In Mark 7, Jesus responds to a challenge over rule-breaking by exposing their hypocrisy. Is this just a takedown, or is he saying something else?
The challenge of following Jesus isn’t doing or believing. It’s both.
Proper 17B | Mark 7:1-8, 14-15, 21-23
We have to go back nearly two months. Back in June, we were working our way through this gospel we call Mark. And the plot of the story is so far back we’ve no doubt lost it. So let’s find it again, quickly.
When chapter 6 begins, Jesus is getting a lot of attention. He’s been a part of some big, high-profile healings and everyone was talking. People were hanging on every word and action, scrambling to get close to him.
Except for back home. When he went home, they couldn’t hear his words because they wouldn’t listen. They wouldn’t believe that Mary and Joseph’s son could possibly be so connected to God.
From there, this place of unbelief, Jesus gives his power to the disciples. He tells them to go out into the world, healing and proclaiming. Then come back.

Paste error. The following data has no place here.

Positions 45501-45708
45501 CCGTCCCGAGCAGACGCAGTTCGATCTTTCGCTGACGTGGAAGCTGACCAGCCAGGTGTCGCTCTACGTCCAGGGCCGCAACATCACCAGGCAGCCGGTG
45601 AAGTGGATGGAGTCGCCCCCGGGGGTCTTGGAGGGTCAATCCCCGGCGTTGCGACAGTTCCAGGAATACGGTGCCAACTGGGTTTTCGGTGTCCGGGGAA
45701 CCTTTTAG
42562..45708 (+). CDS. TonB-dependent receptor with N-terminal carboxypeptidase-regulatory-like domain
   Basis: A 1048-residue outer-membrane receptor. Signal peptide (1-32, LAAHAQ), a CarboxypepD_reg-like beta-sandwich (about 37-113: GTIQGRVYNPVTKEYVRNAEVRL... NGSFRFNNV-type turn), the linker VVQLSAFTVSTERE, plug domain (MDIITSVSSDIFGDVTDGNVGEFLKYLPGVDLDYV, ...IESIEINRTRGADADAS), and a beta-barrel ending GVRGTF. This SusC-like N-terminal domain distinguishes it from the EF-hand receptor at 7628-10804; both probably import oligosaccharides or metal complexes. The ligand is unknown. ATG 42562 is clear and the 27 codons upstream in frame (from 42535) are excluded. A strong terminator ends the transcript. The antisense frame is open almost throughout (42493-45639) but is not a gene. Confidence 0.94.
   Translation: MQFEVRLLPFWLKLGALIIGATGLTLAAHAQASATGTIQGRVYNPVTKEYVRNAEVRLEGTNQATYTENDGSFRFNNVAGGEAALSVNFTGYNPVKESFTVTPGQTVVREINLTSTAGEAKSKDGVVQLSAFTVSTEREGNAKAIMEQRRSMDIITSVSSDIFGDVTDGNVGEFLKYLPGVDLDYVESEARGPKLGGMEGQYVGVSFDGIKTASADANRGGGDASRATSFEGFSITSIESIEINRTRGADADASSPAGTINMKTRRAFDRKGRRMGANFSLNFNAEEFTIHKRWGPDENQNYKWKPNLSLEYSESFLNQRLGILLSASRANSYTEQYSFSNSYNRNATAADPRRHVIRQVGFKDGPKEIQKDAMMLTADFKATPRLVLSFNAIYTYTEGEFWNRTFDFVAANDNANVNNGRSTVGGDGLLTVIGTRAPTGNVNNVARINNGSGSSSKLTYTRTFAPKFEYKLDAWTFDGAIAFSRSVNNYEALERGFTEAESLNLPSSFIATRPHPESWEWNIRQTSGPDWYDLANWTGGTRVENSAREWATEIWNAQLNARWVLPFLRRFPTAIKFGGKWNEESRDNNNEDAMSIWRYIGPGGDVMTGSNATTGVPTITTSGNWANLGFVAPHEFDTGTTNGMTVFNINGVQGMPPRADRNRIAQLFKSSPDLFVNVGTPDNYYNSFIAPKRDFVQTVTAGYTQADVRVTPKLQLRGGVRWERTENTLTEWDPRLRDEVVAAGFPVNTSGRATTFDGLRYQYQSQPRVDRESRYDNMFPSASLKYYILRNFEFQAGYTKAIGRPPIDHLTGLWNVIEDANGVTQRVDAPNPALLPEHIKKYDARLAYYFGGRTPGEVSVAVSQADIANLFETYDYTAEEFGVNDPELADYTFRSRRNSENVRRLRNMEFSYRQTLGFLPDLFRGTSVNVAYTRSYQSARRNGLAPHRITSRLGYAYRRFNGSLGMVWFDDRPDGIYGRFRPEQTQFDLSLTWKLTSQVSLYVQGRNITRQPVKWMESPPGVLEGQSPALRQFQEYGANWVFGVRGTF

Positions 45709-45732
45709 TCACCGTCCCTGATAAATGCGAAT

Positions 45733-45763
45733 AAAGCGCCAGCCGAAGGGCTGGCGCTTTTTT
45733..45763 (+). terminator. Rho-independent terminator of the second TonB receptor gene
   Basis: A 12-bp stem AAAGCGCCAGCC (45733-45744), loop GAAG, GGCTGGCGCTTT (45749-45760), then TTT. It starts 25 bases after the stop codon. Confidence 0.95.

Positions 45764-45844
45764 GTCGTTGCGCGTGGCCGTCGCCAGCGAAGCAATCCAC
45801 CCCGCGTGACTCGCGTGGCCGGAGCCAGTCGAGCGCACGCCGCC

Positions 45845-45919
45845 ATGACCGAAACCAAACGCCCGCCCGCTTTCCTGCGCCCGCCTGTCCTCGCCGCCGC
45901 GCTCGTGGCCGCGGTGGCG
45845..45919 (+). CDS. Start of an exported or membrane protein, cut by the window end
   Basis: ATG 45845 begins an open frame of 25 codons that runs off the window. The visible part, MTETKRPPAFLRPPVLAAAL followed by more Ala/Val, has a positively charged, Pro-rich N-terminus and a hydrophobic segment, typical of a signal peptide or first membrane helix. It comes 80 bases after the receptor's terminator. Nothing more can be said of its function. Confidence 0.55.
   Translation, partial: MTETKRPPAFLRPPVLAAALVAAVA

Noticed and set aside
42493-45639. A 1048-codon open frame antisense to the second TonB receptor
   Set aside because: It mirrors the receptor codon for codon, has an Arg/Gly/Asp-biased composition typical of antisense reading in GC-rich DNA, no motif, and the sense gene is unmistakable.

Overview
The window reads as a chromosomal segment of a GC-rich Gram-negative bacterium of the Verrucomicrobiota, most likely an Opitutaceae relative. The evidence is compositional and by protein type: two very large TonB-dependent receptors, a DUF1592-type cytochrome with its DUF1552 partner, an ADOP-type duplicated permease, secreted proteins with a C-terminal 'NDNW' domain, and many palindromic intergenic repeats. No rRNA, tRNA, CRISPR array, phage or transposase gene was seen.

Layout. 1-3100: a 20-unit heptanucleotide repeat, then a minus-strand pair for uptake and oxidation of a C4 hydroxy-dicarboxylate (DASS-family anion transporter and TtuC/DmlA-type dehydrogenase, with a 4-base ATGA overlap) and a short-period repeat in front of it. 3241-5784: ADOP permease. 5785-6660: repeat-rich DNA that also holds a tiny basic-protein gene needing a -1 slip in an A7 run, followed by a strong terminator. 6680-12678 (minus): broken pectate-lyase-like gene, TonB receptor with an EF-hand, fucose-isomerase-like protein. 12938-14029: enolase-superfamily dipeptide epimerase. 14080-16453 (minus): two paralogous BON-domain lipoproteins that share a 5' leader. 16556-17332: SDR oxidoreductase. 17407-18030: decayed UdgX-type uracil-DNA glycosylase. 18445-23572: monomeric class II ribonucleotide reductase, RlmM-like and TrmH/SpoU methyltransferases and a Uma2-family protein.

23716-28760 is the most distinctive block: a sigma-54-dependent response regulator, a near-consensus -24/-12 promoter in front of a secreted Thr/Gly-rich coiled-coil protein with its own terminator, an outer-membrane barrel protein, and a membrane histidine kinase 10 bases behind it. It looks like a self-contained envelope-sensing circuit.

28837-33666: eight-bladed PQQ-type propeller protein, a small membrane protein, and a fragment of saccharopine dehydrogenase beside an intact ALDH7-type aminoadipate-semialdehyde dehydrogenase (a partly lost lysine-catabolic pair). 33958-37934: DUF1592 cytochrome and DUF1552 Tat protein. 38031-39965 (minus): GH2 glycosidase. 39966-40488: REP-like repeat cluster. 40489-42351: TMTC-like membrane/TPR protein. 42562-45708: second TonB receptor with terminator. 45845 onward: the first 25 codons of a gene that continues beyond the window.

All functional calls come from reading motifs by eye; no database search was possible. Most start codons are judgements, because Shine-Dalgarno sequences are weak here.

And while they’re gone, we get this strange interlude about Herod. Word of the healings has come to him. None of it makes sense. It sounds like John the Baptizer, but he’s dead. Herod killed him. Is it a ghost?
When the disciples get back, they tell Jesus everything. They healed and taught just like Jesus! But clearly, they’re exhausted. So he tries to take them away to get a break. But the crowds won’t let them. Jesus feels such sympathy for them that he feeds all of them, miraculously from so little: a couple fish and some bread.
Then Jesus sends the disciples away by boat and he climbs a mountain to pray. Of course, the people try to follow them. Jesus comes, walking on the water, and like Herod, the disciples think it must be a ghost. Which means they still don’t fully comprehend what Jesus is teaching them.
Now, on the other side, the mob has found them. And as chapter 7 begins, the first skeptics come to interrogate Jesus about his teaching.
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